TIFTON – When 27 students walked up the front steps of what is now Tift Hall to attend the Second District Agricultural and Mechanical School on Feb. 20, 1908, they had no idea they were laying the foundation for an institution that would create an annual economic impact of almost a half a billion dollars on South Georgia 112 years later. The Second District A&M School was an area high school that opened on that day in 1908.  The school later became South Georgia A&M College in 1924, the Georgia State College for Men in 1929, and Abraham Baldwin Agricultural College in 1933.  That former two-year college called ABAC became a 4-year college and began offering bachelor’s degree classes in 2008, and the rest is history.  Now ABAC is celebrating its 112th birthday with thousands of students pursuing four-year degrees. “ABAC’s footprint in South Georgia makes quite a large impression,” Dr. Renata Elad, Dean of ABAC’s Stafford School of Business, said in her recent analysis of the statewide economic impact study which showed ABAC had a $499,403,672 impact on South Georgia in fiscal year 2018.  “Out-of-state enrollment definitely played a part.  Obviously, the word is getting around that ABAC offers a valuable education at an affordable cost.” With instructional sites in Tifton, Moultrie, Bainbridge, Blakely, and Donalsonville during the 2019 fall term and an enrollment of 3,923 students, ABAC now attracts students from 23 countries, 21 states, and 156 of Georgia’s 159 counties. Instead of the 1908 high school curriculum, ABAC now offers 12 bachelor’s degree programs in Agribusiness, Agriculture, Agricultural Communication, Agricultural Education, Biology, Business, Environmental Horticulture, History and Government, Natural Resource Management, Nursing, Rural Community Development, and Writing and Communication. ABAC also continues to offer associate degrees, highlighted by a two-year degree in nursing which prepares graduates for the Registered Nurse (R.N.) licensure exam. Visitors looking to find out more about the history of ABAC can view colorful historic panels in Tift Hall, the main administrative building on the front of the campus.  These panels depict the 112-year history of the college in an easy to follow manner in the George T. Smith Parlor, the ABAC History Room, and the Freedom Gallery, all open to the public from 8 a.m. until 5:30 p.m. Monday through Thursday and from 8 a.m. until 3 p.m. on Fridays.                                                        ###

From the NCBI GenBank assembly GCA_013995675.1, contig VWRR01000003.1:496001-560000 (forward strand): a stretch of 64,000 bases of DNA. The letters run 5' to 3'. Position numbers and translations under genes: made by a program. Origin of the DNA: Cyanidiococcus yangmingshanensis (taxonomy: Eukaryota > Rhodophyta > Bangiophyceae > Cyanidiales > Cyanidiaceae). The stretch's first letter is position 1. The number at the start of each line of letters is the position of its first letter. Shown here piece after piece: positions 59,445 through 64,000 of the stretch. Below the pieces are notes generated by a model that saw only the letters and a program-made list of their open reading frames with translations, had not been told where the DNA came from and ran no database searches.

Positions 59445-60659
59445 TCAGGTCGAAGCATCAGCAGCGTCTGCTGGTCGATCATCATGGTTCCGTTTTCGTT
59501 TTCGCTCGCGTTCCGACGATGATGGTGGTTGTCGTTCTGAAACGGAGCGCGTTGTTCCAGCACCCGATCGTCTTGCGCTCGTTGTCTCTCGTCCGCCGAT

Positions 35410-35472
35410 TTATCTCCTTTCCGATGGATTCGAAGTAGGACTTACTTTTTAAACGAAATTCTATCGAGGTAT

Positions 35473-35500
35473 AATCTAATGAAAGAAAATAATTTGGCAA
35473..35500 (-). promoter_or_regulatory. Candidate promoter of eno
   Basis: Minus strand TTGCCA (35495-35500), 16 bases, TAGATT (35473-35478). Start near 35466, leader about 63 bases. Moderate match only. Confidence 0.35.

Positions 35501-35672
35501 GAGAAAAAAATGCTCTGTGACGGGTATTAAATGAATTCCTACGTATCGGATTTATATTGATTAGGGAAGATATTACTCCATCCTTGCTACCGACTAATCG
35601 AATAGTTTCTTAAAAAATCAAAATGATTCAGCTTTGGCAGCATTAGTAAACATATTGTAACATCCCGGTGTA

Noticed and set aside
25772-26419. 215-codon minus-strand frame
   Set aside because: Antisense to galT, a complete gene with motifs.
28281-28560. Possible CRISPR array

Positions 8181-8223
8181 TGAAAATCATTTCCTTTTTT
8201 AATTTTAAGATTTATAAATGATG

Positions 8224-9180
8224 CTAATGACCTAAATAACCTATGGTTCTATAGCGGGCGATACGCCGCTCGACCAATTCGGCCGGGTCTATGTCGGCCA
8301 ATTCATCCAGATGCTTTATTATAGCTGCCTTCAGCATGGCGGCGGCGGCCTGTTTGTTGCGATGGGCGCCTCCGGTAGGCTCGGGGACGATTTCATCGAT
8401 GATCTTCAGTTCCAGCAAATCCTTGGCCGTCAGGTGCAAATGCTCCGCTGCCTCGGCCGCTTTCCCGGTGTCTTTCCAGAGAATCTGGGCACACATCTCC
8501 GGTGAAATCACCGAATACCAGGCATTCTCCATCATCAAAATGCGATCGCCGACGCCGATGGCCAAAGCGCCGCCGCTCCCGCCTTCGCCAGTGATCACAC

February 13 2020

ABAC Activities Planned for African American History Month